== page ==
Faith Can Move Mountains... But Dynamite Works Better

Thursday, January 26, 2012

An Author Interview: Norma Beishir On Chasing The Wind

I’m welcoming to the blog today my friend, fellow author, and partner in crime Norma Beishir, bestselling author of numerous novels, including Angels At Midnight, A Time For Legends, Chasing The Wind, and Final Hours. Thank you for coming.

You’ve been a writer within the industry, and more recently, an independent writer with your current works. Tell us about the challenges, and the freedoms, involved in writing Chasing The Wind.

I should have gone indie long before I did. Pride got in the way of making the best decision for me and for the novel. I had been a bestselling author--lead title, six-figure advances and all that. I knew there were people who would say, "Oh, she went indie because she couldn't cut it." I struggled for a long time, and Collin and I paid a high price for my refusal to do what needed to be done. Finally, when an agent who really loved my writing admitted she'd have a hard time getting any editor to accept the story's spiritual elements and advised me to go with a strictly sci-fi thriller instead, I had to decide what was more important to me: status in the publishing community or telling the story I wanted to tell.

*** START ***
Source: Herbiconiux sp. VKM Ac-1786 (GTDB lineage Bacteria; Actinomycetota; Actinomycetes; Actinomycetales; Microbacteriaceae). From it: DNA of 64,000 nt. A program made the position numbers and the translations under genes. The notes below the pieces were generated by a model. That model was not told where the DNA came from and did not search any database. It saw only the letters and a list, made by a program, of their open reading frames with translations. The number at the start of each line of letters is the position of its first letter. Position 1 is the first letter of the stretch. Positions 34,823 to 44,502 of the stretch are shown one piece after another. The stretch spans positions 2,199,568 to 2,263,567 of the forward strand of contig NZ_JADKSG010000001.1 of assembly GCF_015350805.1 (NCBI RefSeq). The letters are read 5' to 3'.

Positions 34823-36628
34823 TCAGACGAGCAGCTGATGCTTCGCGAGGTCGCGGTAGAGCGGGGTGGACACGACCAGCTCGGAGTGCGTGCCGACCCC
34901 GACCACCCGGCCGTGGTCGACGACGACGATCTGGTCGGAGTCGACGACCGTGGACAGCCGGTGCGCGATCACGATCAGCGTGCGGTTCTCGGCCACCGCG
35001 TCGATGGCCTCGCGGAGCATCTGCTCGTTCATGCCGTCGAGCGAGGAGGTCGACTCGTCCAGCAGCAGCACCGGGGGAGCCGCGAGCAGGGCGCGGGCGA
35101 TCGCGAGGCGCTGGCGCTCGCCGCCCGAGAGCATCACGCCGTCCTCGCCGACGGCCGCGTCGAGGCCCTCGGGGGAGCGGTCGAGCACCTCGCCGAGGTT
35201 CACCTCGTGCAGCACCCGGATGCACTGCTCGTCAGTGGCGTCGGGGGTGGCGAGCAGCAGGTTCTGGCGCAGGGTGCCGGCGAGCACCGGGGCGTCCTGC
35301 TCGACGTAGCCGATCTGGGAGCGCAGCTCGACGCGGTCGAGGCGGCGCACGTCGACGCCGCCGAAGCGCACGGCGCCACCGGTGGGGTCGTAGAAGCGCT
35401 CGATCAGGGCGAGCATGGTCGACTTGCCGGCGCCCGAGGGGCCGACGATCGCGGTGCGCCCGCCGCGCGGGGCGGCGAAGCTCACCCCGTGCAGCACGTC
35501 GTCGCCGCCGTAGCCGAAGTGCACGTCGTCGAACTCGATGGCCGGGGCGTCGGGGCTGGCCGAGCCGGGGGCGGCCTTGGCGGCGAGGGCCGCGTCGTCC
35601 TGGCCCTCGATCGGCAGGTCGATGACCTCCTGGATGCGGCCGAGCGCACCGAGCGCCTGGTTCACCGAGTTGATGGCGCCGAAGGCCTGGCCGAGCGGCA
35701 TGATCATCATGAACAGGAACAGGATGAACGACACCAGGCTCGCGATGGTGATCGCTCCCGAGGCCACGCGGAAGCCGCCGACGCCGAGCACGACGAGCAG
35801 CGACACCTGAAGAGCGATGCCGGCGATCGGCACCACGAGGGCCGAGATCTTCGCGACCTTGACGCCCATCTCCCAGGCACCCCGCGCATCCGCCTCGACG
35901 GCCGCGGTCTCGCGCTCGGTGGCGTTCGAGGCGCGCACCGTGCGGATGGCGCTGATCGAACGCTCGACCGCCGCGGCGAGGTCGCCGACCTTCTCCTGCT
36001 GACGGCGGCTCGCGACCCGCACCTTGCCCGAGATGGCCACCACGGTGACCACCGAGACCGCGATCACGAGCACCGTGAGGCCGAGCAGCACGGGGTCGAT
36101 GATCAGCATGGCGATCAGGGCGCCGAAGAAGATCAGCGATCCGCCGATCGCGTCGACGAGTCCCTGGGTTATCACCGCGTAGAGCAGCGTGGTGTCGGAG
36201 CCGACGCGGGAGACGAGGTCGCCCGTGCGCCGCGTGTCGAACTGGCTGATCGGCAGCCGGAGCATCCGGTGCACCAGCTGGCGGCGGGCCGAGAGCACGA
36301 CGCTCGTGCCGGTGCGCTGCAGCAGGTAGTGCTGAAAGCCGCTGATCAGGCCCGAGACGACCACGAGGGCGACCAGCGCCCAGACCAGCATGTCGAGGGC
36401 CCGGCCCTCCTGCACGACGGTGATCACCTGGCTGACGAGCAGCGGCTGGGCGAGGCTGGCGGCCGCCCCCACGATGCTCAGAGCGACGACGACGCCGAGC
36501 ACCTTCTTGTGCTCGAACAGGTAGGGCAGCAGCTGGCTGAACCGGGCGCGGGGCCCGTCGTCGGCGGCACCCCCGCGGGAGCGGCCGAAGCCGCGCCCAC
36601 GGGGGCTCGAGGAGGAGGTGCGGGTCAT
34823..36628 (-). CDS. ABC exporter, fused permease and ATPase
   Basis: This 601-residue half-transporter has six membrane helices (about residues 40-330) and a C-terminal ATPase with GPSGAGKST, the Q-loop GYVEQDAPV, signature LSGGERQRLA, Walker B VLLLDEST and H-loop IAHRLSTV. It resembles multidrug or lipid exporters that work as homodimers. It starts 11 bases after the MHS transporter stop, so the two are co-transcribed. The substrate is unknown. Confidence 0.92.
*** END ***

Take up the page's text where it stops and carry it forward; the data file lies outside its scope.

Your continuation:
The Sinai
You’ve finished a revised version of the book, which has been previously published, and spans the world from America and Britain to the Sinai and New Zealand. The revision shifts the narrative from third person to first person. What was your reason for doing this, and why do you enjoy this style?